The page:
A shakeout in the higher education space in India is imminent on account of declining occupancy levels, according to Crisil Research.
The average occupancy rate declined in 2011-12 to around 67% for engineering colleges and to about 65% for business schools despite low penetration of higher education and healthy demand for skilled manpower, according to Crisil Research. While the number of seats has increased, several colleges have not been able to equip students to meet corporate India’s requirements.
“Low occupancy rates are making it difficult for many lower-rung colleges to sustain operations. As a result, we expect a number of colleges to face closure or change ownership over the next few years,” says Ajay Srinivasan, head – industry research, Crisil Research.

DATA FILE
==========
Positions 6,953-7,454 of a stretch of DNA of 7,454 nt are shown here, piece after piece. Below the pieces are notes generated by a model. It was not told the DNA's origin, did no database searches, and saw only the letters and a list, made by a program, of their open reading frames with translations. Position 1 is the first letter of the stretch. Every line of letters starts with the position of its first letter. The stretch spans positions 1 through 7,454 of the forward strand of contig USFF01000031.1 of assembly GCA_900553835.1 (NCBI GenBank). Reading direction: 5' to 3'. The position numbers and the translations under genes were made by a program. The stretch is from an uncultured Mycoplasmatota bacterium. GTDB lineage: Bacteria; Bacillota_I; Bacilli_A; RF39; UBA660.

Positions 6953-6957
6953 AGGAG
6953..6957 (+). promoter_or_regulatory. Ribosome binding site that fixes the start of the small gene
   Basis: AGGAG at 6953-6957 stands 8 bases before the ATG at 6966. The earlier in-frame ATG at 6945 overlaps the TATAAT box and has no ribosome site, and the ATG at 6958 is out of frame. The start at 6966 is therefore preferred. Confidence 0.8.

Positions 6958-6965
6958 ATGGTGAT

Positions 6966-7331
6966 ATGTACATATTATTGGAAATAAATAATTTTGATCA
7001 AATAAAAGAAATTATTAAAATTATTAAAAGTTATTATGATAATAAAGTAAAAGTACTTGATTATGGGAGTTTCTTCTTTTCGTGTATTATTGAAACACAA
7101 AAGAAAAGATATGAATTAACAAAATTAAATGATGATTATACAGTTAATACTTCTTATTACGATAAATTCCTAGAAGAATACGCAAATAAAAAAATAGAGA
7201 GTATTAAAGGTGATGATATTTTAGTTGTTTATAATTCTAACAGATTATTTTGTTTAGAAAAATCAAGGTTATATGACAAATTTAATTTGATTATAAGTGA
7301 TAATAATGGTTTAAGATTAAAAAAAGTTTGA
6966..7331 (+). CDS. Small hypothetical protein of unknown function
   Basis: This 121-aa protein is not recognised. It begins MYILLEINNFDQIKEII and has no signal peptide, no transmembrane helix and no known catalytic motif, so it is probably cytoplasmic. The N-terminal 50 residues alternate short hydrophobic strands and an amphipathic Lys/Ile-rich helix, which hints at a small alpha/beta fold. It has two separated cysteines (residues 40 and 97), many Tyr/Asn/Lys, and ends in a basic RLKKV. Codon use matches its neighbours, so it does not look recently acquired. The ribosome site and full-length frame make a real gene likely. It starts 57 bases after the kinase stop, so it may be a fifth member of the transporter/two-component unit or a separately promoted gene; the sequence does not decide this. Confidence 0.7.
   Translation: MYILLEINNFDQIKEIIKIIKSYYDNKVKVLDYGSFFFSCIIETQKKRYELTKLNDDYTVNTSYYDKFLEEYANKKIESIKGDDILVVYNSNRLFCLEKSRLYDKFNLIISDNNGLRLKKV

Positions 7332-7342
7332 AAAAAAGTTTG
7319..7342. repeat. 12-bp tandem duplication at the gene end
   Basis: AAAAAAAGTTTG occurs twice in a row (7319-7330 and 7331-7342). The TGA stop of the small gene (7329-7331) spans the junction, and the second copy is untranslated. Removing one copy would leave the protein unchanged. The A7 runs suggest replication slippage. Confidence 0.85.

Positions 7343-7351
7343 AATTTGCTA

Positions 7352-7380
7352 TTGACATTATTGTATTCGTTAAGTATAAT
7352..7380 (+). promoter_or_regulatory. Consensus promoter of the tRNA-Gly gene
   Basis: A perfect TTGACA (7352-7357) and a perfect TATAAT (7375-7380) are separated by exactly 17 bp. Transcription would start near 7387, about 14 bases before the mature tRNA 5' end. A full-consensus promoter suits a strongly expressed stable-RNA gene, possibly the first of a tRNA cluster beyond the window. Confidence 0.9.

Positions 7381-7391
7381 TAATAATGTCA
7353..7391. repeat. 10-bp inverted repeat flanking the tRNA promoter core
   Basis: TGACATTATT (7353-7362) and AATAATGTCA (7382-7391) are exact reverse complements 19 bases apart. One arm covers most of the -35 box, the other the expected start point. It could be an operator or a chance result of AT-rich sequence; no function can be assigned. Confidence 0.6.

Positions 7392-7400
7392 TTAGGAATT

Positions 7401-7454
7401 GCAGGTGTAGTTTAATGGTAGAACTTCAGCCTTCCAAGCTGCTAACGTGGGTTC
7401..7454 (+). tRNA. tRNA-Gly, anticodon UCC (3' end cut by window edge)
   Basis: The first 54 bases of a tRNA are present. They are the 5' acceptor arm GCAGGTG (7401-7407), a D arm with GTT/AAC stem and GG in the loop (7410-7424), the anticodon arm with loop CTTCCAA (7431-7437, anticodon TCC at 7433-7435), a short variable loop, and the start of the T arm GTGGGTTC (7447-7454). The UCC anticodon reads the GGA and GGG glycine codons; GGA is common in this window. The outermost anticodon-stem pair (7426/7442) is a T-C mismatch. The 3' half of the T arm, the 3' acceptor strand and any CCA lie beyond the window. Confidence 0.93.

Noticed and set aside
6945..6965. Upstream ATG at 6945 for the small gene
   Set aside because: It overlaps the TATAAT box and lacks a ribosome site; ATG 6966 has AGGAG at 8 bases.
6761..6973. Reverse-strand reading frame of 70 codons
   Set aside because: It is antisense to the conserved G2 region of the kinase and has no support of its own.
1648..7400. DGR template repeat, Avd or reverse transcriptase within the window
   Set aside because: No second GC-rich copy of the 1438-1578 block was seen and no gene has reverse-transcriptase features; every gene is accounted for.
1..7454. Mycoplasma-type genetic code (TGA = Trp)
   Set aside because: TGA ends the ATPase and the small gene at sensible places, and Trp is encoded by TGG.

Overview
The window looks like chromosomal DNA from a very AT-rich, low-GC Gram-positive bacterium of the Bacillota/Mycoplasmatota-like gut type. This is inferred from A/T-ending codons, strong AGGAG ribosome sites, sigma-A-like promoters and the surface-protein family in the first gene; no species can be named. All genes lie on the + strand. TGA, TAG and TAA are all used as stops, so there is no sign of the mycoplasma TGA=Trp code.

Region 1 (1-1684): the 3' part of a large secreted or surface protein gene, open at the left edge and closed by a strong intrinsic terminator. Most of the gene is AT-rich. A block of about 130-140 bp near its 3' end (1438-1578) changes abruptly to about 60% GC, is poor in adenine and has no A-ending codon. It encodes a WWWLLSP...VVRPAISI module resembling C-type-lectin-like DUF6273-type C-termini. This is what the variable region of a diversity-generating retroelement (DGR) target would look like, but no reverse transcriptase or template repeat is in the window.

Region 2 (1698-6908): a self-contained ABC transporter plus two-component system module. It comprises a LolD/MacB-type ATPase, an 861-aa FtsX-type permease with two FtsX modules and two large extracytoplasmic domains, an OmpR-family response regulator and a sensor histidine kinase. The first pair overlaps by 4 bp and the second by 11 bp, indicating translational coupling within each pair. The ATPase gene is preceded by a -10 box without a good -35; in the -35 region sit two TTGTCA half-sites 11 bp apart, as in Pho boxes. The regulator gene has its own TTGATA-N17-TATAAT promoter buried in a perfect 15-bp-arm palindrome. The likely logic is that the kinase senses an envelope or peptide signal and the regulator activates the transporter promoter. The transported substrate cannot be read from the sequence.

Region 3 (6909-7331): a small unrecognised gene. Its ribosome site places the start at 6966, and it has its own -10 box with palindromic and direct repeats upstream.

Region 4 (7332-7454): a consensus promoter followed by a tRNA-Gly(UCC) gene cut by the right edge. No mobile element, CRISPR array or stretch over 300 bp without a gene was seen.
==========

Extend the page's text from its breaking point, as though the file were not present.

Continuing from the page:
The research cites a wide variation in occupancy rates across states and grades. For example, engineering colleges in Andhra Pradesh and Uttar Pradesh had an average occupancy of around 60% and 40% respectively, which is much lower than the pan-India average. Tier-4 B-schools, estimated to account for around 36% of the total seats, had an average occupancy of only around 50%.
Occupancy levels are under pressure due to the increase in the number of seats across colleges, shortage of skilled faculty, absence of industry link-ups, increasing awareness among students. Quality of education is another major concern, as an overwhelming percentage of students from lower-rung engineering colleges and B-schools lack skill sets needed to start working, without extensive training.
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